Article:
Elongated ear piercing holes or split earlobes can happen after years of wearing heavy earrings or can be the result of an accident. Some people develop these for unknown reasons. Once the earlobe hole is elongated, it can be hard to cover up with hair or clothing, and earrings are difficult, if not impossible to wear. Earlobe repair is an in-office procedure, and most patients are able to re-pierce their ears again afterwards.
How is the procedure done?
The earlobe repair procedure is performed in our office with local anesthesia. Most earlobe repair methods will remove the skin that lines the tear or slit to create a raw edge to rebuild. Depending on the nature of the tear or split, the reconstruction can be performed in different ways. Dr. Enzer will use the surgical technique best suited to your needs.
How long does the procedure take?
The procedure takes 30 to 50 minutes per earlobe, depending on the degree of earlobe damage.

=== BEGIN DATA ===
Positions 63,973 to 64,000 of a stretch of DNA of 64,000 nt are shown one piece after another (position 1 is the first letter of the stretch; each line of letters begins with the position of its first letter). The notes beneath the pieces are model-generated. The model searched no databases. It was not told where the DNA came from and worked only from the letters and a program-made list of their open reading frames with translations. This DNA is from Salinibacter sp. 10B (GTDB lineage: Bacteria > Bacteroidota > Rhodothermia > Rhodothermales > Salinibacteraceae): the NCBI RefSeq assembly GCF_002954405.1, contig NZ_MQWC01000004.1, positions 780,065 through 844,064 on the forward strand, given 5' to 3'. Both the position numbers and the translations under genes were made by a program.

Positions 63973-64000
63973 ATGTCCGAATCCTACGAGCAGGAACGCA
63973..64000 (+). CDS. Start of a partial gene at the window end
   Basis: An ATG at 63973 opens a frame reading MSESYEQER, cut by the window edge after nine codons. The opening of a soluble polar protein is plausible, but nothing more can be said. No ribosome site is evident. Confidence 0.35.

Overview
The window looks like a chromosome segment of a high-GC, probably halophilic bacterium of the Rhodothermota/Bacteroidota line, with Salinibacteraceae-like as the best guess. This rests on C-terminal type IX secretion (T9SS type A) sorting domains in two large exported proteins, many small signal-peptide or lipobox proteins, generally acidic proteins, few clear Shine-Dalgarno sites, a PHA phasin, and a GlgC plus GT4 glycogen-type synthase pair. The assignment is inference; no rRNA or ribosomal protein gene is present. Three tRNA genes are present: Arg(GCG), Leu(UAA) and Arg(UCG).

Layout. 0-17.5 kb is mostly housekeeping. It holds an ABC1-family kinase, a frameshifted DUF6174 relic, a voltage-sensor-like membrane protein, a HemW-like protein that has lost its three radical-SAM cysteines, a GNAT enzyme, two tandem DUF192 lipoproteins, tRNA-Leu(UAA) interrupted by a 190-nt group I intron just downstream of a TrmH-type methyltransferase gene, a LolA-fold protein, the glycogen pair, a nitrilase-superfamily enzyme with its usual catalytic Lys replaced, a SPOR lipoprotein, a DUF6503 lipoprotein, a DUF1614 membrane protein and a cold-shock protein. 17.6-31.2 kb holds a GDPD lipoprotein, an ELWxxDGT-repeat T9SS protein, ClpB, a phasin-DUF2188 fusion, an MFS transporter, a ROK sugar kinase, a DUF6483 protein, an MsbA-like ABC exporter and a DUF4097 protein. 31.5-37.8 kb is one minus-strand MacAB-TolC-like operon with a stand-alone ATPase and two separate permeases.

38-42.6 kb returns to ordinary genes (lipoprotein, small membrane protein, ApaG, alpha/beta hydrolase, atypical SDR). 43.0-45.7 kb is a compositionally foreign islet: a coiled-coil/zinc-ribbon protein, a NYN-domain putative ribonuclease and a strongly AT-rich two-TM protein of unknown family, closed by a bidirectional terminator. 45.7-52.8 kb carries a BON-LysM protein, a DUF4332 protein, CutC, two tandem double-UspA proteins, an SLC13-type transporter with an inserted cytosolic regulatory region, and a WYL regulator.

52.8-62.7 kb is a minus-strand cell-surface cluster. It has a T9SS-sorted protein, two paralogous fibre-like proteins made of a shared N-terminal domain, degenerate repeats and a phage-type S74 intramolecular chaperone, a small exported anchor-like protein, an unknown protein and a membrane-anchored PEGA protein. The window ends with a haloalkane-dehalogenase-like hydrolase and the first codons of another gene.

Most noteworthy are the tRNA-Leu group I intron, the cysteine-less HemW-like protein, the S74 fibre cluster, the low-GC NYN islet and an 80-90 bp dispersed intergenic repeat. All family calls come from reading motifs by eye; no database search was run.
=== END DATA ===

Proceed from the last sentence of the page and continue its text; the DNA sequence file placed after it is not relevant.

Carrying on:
What can I expect after the procedure?
Most patients tolerate the earlobe repair procedure without significant discomfort, and if there is any pain afterward it can be treated with Tylenol. There will be a few small sutures in the earlobe, which will either dissolve or be removed a week later.
Patients can resume their routine activities about a week after the procedure.
When can I wear earrings again?
Some physicians will pierce the earlobe and place a stud at the time of the procedure. Dr. Enzer believes it is best to wait three months before piercing the ear again in order to maximize healing.
What are the risks?
Any surgery has risks of allergic reaction, infection, bleeding, inadvertent wound opening, or a bumpy visible scar. There is a chance the piercing hole could become a slit or elongate again, although this is unlikely with Dr. Enzer’s meticulous technique. There can also be an irregularity to the bottom edge of the earlobe contour; again, Dr. Enzer goes to great lengths to make this as smooth as possible. Some patients do benefit from a revision. Fortunately, most patients are very pleased with their results.
Is the procedure covered by my insurance?
Medical insurance only pays for the cost of the procedure in the event of an acute event, i.e. immediately after a child pulls the earring through the earlobe. Otherwise this surgery is considered cosmetic, and patients are required to pay for the procedure accordingly. The cost depends on the complexity of the repair, whether one or both earlobes are being repaired, and the time required. This will be determined at your initial consultation and the cost will include all necessary follow-up visits and/or revisions.